As a result of this it was decided to run the scheme as a pilot in Kirkcaldy for a 6-month period from July 2009 funded by Fife Community Safety Partnership. The University of St Andrews evaluated the pilot. The results from the evaluation were positive in that reductions in repeat offending were achieved and those participating in the course stated they would think about changing their relationship with alcohol.
In view of this and in consultation with partners it was agreed to roll the scheme out Fife wide. Planning for this took place and funding was achieved from Fife Alcohol and Drug Partnership. The scheme was rolled out Fife wide in September 2010 (during the interim period it continued in Kdy). Again a yearlong evaluation ran along side it carried out by the University of St Andrews with the full report being available in October 2011.
The scheme is sustainable in its processes and content, which is regularly reviewed. The funding is tied into the current financial constraints and uncertainty, as FASS had to employ additional part-time staff to assist in co-ordinating and administering the scheme.INNOVATION + LEADING PRACTICE / · Demonstrates leading practice, and is capable of replication elsewhere
· Achieves genuine innovation or new ways of working
The Alcohol Diversion Scheme is the only such scheme operating in Scotland. It is highlighted with the Scottish Policing Strategy 2011-2015 as best practice in innovative ways to address alcohol misuse. It was highly commended at the Scottish Policing awards 2010.
To date presentations of the scheme have been delivered at the Scottish Police College as part of the National Violence Reduction Unit seminar and to the SG, Equally Well Test site seminar in Kirkcaldy.
Local presentations have been given to a number of other Scottish Police Force representatives and plans to replicate the scheme are being developed in two of these areas at present. Professor Donnelly from the University of St Andrews is also a supporter of this scheme.
The intention is to develop the existing process to allow it to take referrals from other agencies, such as Fife Youth Offender Management Group to assist young people with alcohol related issues. We are also working with Fife Fire and Rescue service to identify vulnerable individuals who may be at risk of setting through alcohol misuse in the home.RESULTS + IMPACT / · a convincing mix of customer and internal performance measures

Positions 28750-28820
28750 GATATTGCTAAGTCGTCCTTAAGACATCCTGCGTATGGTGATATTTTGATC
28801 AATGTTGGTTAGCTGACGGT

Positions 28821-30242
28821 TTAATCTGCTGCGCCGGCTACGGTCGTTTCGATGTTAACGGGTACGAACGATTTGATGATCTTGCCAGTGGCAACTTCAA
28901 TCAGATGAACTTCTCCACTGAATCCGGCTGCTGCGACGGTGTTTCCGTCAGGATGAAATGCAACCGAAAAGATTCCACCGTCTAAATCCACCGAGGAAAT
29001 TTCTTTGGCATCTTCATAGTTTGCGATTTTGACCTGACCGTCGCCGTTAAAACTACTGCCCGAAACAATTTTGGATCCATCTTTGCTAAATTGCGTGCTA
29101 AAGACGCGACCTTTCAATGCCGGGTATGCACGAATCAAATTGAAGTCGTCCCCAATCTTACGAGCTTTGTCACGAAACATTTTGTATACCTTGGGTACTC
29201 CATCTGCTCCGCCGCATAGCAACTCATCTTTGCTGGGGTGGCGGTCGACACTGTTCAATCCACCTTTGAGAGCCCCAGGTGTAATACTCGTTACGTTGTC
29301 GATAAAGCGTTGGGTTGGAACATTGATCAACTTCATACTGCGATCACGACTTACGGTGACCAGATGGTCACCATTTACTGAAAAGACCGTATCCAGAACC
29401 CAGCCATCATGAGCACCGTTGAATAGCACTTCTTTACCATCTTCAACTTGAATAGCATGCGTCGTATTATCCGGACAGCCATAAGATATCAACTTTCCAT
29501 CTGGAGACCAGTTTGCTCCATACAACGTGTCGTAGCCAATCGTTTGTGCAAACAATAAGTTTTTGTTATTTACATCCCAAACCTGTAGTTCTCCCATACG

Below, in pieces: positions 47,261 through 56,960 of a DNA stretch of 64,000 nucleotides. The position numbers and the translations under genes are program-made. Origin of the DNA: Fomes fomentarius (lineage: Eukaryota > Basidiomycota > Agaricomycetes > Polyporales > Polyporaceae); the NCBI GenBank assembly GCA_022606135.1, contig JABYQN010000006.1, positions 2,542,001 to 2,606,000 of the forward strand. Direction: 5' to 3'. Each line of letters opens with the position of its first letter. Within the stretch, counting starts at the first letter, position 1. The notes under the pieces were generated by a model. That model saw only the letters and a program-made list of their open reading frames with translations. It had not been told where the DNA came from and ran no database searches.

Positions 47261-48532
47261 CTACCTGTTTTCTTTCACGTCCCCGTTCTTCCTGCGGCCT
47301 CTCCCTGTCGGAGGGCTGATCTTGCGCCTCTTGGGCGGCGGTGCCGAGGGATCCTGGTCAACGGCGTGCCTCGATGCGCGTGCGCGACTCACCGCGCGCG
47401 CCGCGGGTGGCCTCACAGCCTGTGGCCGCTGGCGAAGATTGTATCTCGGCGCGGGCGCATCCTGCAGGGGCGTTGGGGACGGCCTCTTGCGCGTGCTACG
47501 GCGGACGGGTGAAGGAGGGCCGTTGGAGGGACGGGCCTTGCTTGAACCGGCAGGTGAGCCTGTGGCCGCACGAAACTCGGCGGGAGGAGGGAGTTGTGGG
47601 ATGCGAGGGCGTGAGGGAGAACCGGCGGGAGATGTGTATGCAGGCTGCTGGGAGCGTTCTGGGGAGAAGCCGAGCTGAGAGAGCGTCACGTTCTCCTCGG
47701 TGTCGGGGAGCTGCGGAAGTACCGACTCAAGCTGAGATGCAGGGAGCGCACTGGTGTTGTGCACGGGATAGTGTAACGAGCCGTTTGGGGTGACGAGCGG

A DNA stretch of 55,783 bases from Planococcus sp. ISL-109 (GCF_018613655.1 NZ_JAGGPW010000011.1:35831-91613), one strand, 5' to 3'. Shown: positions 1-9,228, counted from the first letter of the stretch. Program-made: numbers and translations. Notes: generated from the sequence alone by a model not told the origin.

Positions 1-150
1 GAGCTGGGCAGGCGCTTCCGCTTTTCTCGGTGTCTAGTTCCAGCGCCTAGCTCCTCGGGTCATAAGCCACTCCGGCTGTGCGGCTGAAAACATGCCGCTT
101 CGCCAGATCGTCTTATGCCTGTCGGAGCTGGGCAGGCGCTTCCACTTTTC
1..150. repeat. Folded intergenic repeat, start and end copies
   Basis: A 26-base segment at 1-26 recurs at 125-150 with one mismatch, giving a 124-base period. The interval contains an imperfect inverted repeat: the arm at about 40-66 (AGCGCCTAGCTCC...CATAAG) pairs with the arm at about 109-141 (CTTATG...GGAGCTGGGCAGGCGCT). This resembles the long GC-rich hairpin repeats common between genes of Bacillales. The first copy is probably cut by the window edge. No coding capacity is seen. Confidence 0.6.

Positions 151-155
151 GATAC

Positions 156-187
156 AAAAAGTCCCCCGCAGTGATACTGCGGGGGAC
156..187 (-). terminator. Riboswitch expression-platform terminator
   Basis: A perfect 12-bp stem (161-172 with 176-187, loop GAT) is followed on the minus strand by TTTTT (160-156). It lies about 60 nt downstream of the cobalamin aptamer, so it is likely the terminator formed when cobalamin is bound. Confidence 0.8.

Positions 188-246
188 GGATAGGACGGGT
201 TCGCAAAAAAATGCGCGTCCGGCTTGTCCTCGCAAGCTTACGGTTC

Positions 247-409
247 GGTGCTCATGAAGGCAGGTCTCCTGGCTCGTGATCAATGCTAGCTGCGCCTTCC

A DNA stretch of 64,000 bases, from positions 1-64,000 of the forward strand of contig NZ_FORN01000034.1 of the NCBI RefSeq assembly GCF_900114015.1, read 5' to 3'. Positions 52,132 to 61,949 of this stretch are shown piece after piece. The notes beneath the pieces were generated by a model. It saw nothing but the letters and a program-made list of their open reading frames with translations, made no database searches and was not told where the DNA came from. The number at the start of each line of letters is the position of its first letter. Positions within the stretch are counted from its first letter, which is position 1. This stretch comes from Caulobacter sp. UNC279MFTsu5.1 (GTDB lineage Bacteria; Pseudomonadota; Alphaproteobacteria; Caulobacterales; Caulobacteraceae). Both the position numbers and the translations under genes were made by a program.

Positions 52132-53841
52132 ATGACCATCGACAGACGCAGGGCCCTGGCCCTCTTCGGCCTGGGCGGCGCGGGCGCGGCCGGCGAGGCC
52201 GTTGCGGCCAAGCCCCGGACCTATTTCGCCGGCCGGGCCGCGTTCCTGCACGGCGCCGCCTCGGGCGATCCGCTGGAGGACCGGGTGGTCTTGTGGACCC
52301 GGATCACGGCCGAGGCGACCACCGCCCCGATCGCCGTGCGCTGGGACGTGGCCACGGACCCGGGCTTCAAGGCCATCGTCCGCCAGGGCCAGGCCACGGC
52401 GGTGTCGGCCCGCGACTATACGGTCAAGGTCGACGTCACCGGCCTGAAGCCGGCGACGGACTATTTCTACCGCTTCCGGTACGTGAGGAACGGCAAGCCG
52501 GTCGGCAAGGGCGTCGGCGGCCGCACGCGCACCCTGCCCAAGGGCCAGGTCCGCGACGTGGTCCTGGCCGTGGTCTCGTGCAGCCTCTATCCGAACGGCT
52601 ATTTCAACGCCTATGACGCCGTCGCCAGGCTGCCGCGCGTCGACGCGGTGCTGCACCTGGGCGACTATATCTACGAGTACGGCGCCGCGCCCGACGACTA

· clear line of sight to the delivery of better outcomes for communities
· a full range of relevant results– either already achieved or with potential to deliver over time
Although the final evaluation from the University of St Andrews is not yet available we have obtained the following information for this application:
- 1389 individuals have been referred to FASS between September 2010 and September 2011;
- Of those 394 attended the sessions = 28% attendance rate;
- 38 of those 394 have re-offended = 9.6%;
- Of 394 randomly selected persons who were offered but did not attend a session, 88 people had re-offended = 22.3%; and
- 955 males aged 16-25 were referred with 233 attending = 66%
The full evaluation looks at feedback from participants at the course on attitude change. Early indications are that the reason for attending was to save £40. However, they indicated significant improvement in their awareness of alcohol and how to drink safely and they would do so in future. Regarding awareness of what a unit of alcohol was this requires further development, as the retention was poor.
Focus groups were also held with Police Officers and Police Staff along with FASS, which provided useful information to further improve the course.
The main outcomes have been met in that there has been a reduction in re-offending, 66% of attendees were males aged 16-25 and the vast majority of attendees indicated that they had information which they could use to change their attitude towards their level of alcohol consumption.